The two dolls otherwise have similar posing abilities, with just a few minor differences. Both can stand in a walking pose, although Keira is more solid in this position:
They do the splits equivalently, although Keira can balance without arm support and Saila cannot. Both dolls sit best on the ground when they can use their arms as supports. Saila's longer arms make this a bit easier:
Without using their arms for support, neither doll sits up well on her own. I was able to get Saila to balance in a more natural-looking sitting pose (very briefly):
I feel like this inability to sit must interfere at some level with imaginary play. Wouldn't it be easier to have tea parties, take a picnic outside, swing on a swing set, or hang out and share secrets with a doll who can sit well?
American Girl clothes fit Saila, but the shoes are too wide and too short (the boots, below, are not closed all of the way in the back):
|Saila in American Girl clothes.|
Maplelea clothes fit American Girl dolls, and while I didn't try Saila's boots on Keira, the other shoes I bought (which I'll show you in just a bit...) fit her well.
|Maplelea Girl and American Girl clothes sharing works well.|
I'll show you Saila with a few more of my similarly-sized play dolls. Here she is with Karito Kid Gia and Maru and Friends Savannah:
Gia and Savannah are both taller than Saila, but their torsos are similar. Saila wears Karito Kid clothing really well, and Gia can wear Saila's outfit, too, although the pants are short:
Gia's boots fit Saila nicely, and Saila's shoes also fit Gia.
Savannah can wear Saila's outfit (again, the pants are short) but Saila has a hard time getting into Savannah's shirt. The sleeves are tight and the shirt has to be stretched to close in front. The shorts fit well, though. Shoe sharing is not an option with these two dolls because Savannah has tiny feet.
|This particular Maru and Friends top does not fit Saila.|
Last, here's Saila with my Journey Girl doll, Dana:
Dana's skirt is tight and short on Saila, but Journey Girl tops fit her well. Saila's outfit works on Dana, the pants are just slightly too loose around the waist. Saila's feet have to be crammed into these Journey Girl boots...but I suppose you could say that they fit. Dana's feet swim in Saila's shoes.
I keep mentioning Saila's other shoes, which is because in addition to the doll, I also purchased a few extra outfit pieces. I chose two sets, one called "Nunavut Now," and another called "Pang Hat." I bought the hat because I read on the website that it was actually made in Nunavut.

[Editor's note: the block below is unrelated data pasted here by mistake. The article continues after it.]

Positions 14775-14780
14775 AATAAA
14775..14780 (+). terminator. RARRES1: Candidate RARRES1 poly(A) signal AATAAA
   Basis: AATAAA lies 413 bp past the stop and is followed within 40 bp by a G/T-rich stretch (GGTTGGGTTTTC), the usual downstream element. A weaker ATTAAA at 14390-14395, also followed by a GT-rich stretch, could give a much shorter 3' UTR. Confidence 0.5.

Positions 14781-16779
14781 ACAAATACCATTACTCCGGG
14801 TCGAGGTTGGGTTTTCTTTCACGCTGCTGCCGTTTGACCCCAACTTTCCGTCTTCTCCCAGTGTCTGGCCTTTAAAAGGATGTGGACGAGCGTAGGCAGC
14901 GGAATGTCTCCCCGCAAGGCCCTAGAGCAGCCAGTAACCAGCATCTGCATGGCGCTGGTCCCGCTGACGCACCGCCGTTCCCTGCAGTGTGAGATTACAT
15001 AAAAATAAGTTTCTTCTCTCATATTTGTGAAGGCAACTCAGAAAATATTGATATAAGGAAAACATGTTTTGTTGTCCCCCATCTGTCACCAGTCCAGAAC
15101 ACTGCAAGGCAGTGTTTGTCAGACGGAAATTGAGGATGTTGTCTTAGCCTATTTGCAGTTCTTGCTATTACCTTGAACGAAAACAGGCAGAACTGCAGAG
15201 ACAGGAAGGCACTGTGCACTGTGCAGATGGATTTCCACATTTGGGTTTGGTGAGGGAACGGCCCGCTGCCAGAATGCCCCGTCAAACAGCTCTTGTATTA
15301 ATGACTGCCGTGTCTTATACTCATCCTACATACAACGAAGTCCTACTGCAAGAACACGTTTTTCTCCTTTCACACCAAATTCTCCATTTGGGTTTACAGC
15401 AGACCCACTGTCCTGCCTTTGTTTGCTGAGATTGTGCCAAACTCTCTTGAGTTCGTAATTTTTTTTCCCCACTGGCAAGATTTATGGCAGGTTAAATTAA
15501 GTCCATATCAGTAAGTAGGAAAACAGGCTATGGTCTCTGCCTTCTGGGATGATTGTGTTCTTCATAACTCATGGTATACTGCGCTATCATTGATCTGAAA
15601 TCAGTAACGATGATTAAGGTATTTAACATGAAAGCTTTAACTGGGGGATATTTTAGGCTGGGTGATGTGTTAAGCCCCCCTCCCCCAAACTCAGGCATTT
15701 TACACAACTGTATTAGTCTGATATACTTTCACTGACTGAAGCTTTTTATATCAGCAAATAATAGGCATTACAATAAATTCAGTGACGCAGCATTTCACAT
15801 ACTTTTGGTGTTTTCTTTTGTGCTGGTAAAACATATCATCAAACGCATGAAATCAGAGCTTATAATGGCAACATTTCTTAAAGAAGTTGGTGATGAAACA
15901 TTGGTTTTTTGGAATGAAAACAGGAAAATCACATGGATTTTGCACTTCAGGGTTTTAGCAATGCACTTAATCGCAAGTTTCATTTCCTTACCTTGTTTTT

Both sets come in blue cardboard boxes. These boxes are much lighter weight than Saila's doll box:
I'll show you the Nunavut Now outfit first. This set cost $35 Canadian (~$33 U.S. dollars) and has a lot of pieces:
All of the clothing items are folded and stored loose in the box under a layer of tissue paper:
The set includes an extra page for Saila's journal. This page has some facts about Nunavut that Saila has compiled as preparation for a social studies test. The page also has a list of the items in the set:
Actually, the list of items is incomplete. It does not mention one of my favorite things--the shoes. These shoes are simple tennis shoes, but they are made out of a beautiful teal-colored canvas and have funky silver toes:
Once again, the detail and quality here is top-notch. The shoes have decorative white stitching, rubber soles, and metal eyes for the black laces:
The insides of the shoes are lined with blue netting:
Here are American Girl Keira's feet modeling Saila's shoes. They're easy to get on and off Keira, and they stay on...despite the gap at the back:
The rest of the outfit is exactly as it is listed on the journal page. It includes heather grey leggings and a matching shirt. The grey fabric has some stretch to it, making the fit very snug:
|This outfit would make great pajamas.|
The leggings have an elastic waist and can simply be pulled on and off. The shirt has a velcro seam all of the way down the back:
These pieces are plain, but the construction is great and I like the added detail of the purple stitching:
This set also includes a denim skirt:
I love this skirt. It has fantastic details, including a woven belt, a metal snap, and functional pockets:
The skirt has a folded hem that is covered with purple jersey knit and stitched with orange thread:
The skirt has a fly that opens and closes with a snap and a small black velcro strip. One of my favorite details on this skirt is the right pocket--it has that little extra mini-pocket that blue jeans tend to have. What is that pocket for, anyway?
The last item in this set is a turquoise cable-knit hooded sweater:
It's made out of lightweight acrylic yarn, but I love the design:
This rich, jewel-toned color looks fabulous on Saila, and goes really well with the purple elements in her outfit:
The hood covers Saila's head nicely, but it's hard to get it in place with all of her hair:
The journal page talks about Pang (also called "Pangnirtung"), which is a hamlet in Nunavut.
This hat set cost $20 Canadian dollars, which is high, but the fact that the hat is actually hand made in Pang (at the Uqqurmiut Centre for Arts and Crafts) makes the price more than worth it. This hat is one of many things that makes Saila quite a special doll. You can read about the hat and Saila's other authentic features on the "Making of Saila" page of the Maplelea website.